Introspection, Nonsense, and Hoping for More.

Since when did sales come down to the fine art of improving your quarterly performance? To improving your quota by that 4% margin of victory.

Since when did we start looking back (on the worst sales year of 3 generations) to decide whether we were getting the right results.

Since when did we fool ourselves into the nonsense of arbitrary analysis.

OK. Let me lighten up a little.

As a former CEO of a fast moving technology company, I get it. I buy into the idea that you need a rolling 13 month plan of action and that you need to to measure the heck out of anything for which you can make a tick with a #2 pencil.

What you measure you can fix.

That's partly because once you measure, you know what you need to fix.

You move past the nonsense of unabashed introspection -- past the island of hopeful intentions. You get to a place where you see what really is.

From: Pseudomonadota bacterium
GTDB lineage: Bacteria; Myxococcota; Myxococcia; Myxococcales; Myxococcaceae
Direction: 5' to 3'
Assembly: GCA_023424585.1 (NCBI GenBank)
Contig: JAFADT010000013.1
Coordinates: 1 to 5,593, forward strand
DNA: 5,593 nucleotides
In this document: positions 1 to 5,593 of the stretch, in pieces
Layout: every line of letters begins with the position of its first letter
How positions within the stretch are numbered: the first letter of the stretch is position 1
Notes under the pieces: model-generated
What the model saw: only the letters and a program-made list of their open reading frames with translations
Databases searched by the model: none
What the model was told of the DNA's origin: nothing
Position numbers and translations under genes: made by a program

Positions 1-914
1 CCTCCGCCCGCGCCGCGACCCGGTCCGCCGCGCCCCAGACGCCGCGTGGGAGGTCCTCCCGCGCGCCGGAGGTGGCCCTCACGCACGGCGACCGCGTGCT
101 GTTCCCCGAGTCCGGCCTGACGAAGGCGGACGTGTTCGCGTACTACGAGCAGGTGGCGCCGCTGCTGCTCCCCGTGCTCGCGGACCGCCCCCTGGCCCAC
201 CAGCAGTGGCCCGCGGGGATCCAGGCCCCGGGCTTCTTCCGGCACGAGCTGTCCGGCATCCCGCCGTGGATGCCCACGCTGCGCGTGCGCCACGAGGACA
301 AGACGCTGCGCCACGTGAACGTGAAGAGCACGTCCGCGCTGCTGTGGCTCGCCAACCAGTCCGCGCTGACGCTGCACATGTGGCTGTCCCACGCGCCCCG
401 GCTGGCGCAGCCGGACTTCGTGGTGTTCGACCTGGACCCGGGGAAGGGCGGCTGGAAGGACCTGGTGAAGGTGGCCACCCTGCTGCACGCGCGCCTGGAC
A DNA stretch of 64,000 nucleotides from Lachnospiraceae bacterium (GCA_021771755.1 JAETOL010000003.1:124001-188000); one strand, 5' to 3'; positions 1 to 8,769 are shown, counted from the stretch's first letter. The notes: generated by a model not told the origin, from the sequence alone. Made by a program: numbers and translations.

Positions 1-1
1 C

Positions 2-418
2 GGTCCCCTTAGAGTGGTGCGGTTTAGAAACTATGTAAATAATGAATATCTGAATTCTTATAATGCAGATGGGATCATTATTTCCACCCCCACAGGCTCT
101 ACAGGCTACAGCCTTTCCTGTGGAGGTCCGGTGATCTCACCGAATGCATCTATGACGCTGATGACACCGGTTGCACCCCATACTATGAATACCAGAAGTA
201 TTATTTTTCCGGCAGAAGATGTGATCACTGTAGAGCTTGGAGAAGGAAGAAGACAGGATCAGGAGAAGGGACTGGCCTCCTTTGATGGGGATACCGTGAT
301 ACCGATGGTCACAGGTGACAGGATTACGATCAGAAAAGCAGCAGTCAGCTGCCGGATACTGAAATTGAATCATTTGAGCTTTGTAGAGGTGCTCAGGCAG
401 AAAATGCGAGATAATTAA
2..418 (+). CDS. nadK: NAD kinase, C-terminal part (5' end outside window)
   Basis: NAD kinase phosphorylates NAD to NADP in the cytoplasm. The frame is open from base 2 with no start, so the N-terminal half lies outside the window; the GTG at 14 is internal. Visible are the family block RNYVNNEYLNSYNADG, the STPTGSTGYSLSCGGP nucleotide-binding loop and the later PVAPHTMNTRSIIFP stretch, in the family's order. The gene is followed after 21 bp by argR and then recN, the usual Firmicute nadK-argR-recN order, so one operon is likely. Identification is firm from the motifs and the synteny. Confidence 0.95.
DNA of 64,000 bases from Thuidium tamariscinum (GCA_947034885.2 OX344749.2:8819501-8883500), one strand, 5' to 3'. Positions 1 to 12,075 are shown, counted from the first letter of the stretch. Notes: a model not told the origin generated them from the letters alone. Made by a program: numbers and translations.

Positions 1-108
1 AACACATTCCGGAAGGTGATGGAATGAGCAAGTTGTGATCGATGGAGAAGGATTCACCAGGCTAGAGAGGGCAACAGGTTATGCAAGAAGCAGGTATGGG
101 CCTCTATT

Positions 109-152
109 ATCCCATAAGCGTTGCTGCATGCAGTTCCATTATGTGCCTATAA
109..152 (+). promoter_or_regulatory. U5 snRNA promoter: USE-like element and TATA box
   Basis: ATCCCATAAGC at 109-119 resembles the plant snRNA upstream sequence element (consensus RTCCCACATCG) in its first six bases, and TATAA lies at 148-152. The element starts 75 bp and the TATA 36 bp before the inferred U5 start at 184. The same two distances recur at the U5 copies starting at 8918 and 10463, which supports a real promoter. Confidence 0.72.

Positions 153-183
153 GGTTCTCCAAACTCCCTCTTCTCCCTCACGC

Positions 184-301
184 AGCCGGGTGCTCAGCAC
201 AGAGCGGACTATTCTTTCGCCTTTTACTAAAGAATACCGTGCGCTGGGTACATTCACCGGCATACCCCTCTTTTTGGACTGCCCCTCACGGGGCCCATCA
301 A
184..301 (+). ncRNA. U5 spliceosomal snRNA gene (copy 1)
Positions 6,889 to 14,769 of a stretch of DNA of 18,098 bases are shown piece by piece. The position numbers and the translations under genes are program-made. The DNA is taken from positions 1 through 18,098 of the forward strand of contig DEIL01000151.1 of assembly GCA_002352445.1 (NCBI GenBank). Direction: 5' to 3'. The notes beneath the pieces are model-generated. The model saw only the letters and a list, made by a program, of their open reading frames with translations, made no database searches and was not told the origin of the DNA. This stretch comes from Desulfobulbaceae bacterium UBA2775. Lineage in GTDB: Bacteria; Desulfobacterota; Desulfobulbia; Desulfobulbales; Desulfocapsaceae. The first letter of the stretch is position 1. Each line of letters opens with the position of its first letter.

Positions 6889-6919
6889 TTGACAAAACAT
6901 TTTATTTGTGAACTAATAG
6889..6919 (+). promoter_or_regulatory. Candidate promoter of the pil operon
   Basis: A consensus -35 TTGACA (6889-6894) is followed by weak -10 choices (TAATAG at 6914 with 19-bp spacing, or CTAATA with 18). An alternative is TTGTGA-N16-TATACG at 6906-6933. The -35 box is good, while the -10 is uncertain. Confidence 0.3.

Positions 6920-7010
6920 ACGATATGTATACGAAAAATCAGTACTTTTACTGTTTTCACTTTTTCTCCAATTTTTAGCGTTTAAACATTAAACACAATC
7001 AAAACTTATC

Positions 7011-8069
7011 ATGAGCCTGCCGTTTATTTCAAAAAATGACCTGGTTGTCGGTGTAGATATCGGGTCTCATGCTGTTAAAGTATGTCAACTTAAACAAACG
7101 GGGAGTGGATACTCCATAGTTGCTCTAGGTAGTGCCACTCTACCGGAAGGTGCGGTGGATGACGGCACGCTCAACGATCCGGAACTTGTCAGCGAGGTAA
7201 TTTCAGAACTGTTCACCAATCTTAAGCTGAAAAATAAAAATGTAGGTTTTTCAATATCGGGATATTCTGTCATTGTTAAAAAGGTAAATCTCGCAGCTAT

It's now fact instead of fiction.

You can stop hoping to do better and start working on being better.

And here's where it gets fun. You get to decide what "better" even means.

You probably know what that means. Right now you have five or six things you are thinking about. And that's key because you know your situation better than anyone else. But here are a few things you might want to look for:

  1. How many times did you go the extra mile to provide creative solutions to your customers?
  2. Did you increase your intensity around prospecting for new clients?
  3. Do you enjoy doing what you are doing?

It's introspection at it's finest. None of the numbers. Just a focus on you and your ability to play at a high level.

It's a look at the core you and pushing yourself to be the best "you" possible.

So what's the deal with comparing yourself to a spreadsheet of hopes and dreams?

Who cares what happened in 2009 or the first six months of this year? Well.... you do. And I do. And frankly, we all do.

Just care enough to do it better these next six months.

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This article first appeared at the Sales Bloggers Union, where each month Dan joins the world's top sales writers to share their perspective on a single selling idea.